Euro, sterling plunge on soft business activity data, UK budget woes – Reuters.com

Euro, sterling plunge on soft business activity data, UK budget woes – Reuters.com

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  • Euro hits fresh 20-year low vs dollar
  • Sterling falls to new 37-year trough
  • Dollar index is at 20-year high
  • Dollar/yen higher on the day, but markets still cautious

NEW YORK, Sept 23 (Reuters) – The euro and sterling plummeted to fresh 20-year and 37-year lows against a surging U.S. dollar on Friday after surveys showed the downturn in business activity across the euro zone and Britain accelerated this month and the economies were likely entering a recession.

Also weighing on sterling, Britain’s new finance minister Kwasi Kwarteng announced tax cuts and household and corporate support measures and the UK debt office laid out plans for 72 billion pounds ($79.74 billion) of additional issuance for this financial year to fund the stimulus. read more

Sterling posted its biggest weekly decline against the U.S. dollar in two years after it touched a fresh 37-year low of $1.0840. The pound was the day’s biggest loser against the dollar, down 3.4% at $1.0874, and also had its largest daily percentage loss in two years.

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British bond yields also surged on Wednesday as prices sank. Benchmark UK 10-year yields soared to 3.829%, a level not seen since April 2011.

“The market is giving very strong signals that it is no longer willing to fund the UK’s external deficit position at the current configuration of UK real yields and exchange rate,” wrote George Saravelos, global head of FX research at Deutsche Bank in a research note.

“The policy response required to what is going on is clear: a large, inter-meeting rate hike from the Bank of England as soon as next week to regain credibility with the market. And, a strong signal that it is willing to do ‘whatever it takes’ to bring inflation down quickly and real yield into positive territory,” he added.

Earlier in the session, UK PMI figures showed the downturn in Britain’s economy worsened this month as companies battled soaring costs and faltering demand. read more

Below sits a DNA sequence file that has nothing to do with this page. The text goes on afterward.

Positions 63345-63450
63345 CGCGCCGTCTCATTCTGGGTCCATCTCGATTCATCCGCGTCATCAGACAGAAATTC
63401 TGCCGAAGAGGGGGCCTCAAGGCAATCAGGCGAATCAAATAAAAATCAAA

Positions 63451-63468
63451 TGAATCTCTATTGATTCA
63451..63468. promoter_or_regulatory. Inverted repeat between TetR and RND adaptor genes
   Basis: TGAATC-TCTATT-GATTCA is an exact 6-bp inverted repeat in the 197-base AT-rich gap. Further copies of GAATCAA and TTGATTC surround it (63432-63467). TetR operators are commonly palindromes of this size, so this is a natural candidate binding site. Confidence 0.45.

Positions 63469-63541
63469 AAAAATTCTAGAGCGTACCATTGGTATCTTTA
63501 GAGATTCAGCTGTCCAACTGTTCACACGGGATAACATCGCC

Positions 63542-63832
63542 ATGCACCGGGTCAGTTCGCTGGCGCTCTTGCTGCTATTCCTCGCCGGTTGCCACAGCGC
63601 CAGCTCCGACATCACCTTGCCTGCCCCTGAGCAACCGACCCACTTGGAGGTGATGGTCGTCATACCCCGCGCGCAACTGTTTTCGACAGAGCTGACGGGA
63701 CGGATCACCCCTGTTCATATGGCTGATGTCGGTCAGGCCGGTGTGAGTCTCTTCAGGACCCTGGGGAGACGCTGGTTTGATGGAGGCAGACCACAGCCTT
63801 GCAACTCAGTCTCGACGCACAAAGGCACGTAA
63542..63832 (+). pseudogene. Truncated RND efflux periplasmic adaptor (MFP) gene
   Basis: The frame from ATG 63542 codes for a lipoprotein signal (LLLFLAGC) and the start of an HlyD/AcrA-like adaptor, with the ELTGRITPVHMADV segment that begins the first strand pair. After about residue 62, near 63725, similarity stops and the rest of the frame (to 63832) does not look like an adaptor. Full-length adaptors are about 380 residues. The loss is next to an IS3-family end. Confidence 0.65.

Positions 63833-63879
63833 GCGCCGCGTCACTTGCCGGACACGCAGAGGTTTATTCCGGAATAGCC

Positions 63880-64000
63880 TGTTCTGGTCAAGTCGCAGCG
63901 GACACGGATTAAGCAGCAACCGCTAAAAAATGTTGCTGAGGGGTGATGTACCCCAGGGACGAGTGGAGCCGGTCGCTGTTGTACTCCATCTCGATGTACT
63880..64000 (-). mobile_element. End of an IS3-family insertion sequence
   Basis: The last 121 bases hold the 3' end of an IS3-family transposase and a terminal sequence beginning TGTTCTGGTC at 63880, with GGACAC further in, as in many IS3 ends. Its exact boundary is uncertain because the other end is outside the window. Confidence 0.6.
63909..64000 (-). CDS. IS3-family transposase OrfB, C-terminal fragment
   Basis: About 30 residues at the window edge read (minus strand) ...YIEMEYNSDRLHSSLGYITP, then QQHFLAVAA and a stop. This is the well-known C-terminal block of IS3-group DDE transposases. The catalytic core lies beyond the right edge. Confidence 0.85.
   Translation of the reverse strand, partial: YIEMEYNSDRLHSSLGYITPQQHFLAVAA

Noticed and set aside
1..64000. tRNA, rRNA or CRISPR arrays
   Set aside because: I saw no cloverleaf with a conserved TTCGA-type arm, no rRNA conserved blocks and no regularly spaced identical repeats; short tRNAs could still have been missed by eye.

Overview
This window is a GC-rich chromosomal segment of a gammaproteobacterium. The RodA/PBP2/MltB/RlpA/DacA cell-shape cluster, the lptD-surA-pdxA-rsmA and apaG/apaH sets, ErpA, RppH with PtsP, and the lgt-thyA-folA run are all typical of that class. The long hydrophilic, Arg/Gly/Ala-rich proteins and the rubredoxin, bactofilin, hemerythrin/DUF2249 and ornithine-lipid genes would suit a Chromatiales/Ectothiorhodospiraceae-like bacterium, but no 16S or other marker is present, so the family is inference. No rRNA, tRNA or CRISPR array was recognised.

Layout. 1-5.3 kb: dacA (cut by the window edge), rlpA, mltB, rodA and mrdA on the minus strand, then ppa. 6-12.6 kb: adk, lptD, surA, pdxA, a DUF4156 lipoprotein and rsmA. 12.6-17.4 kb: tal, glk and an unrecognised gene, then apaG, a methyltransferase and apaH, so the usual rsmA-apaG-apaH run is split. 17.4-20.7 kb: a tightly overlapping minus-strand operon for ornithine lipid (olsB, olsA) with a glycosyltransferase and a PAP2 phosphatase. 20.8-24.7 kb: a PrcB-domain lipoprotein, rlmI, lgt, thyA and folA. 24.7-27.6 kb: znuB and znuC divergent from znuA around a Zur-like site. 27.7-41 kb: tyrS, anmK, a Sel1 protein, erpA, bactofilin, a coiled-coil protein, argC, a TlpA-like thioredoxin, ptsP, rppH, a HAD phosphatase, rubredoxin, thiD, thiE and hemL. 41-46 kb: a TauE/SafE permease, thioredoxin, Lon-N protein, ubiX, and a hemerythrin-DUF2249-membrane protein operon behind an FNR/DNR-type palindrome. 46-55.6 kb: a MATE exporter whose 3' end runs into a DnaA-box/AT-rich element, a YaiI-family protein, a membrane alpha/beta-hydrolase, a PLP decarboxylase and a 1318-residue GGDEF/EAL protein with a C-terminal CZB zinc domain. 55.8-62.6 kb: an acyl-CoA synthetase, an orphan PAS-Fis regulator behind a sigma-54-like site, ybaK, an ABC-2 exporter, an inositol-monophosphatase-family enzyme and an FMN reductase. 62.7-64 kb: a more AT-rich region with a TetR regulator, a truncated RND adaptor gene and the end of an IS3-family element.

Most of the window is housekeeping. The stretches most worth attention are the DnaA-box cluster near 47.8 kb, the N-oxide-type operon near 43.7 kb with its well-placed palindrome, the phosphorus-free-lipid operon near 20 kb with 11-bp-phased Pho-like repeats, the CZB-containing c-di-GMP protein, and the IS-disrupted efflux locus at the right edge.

Moving in line with the pound, the euro dropped 1.5% to $0.9689, after earlier hitting its lowest level since October 2002 of $0.9669.

The fall was triggered in part by data showing S&P Global’s flash euro zone Composite Purchasing Managers’ Index (PMI), seen as a good gauge of overall economic health, fell further in September. read more

The downturn in German business activity deepened, as higher energy costs hit Europe’s largest economy and companies saw a drop in new business. read more

Europe’s shared currency had its worst weekly performance since March 2020.

CENTRAL BANK POLICIES

The yen was 0.6% lower at 143.30 per U.S. dollar, but had its first weekly gain of 0.3% in more than a month after Japanese authorities intervened in markets on Thursday to support the currency for the first time since 1998.

The yen rallied more than 1% on Thursday on news Japan had bought yen to defend the battered currency. Trading was thin on Friday with Japanese markets closed for a public holiday. read more

The dollar index , which measures the U.S. currency against a basket of currency including euro, sterling and yen, surged to 113.23, its highest since May 2002 and topping two-decade highs hit earlier this week. It was last up 1.6% at 112.96, posting its best largest weekly percentage rise since March 2020.

“The buck is indeed a safe haven unlike any other time in recent decades because the war and its effects are not affecting the U.S. domestic goals,” said Juan Perez, director of trading at Monex USA in Washington.

The Bank of England lifted interest rates by 50 basis points on Thursday in an attempt to tackle inflation but, like previous rate hikes in recent months, the move failed to support the pound as it was overshadowed by concerns about the economy.

The dollar received a boost this week from a very hawkish Federal Reserve policy announcement and rising Treasury yields.

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Currency bid prices at 4:01PM (2001 GMT)

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Reporting by Gertrude Chavez-Dreyfuss in New York; Additional reporting by Joice Alves in London; Editing by Susan Fenton and Jonathan Oatis

Our Standards: The Thomson Reuters Trust Principles.

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